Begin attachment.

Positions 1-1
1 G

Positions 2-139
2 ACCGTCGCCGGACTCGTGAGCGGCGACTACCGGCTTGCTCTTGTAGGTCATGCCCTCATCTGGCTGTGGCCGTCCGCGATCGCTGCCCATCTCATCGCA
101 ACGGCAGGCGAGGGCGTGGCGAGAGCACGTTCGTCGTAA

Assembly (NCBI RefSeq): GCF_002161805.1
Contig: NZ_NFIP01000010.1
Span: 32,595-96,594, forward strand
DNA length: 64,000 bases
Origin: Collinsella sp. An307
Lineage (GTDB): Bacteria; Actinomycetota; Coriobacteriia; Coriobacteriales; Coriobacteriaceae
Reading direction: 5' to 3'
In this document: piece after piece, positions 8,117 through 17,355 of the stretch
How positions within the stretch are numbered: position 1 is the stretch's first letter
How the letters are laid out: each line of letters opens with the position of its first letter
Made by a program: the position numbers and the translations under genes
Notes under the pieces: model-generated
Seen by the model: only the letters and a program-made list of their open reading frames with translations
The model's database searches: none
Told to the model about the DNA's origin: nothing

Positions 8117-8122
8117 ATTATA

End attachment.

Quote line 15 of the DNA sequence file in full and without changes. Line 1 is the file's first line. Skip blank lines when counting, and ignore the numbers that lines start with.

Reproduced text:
How the letters are laid out: each line of letters opens with the position of its first letter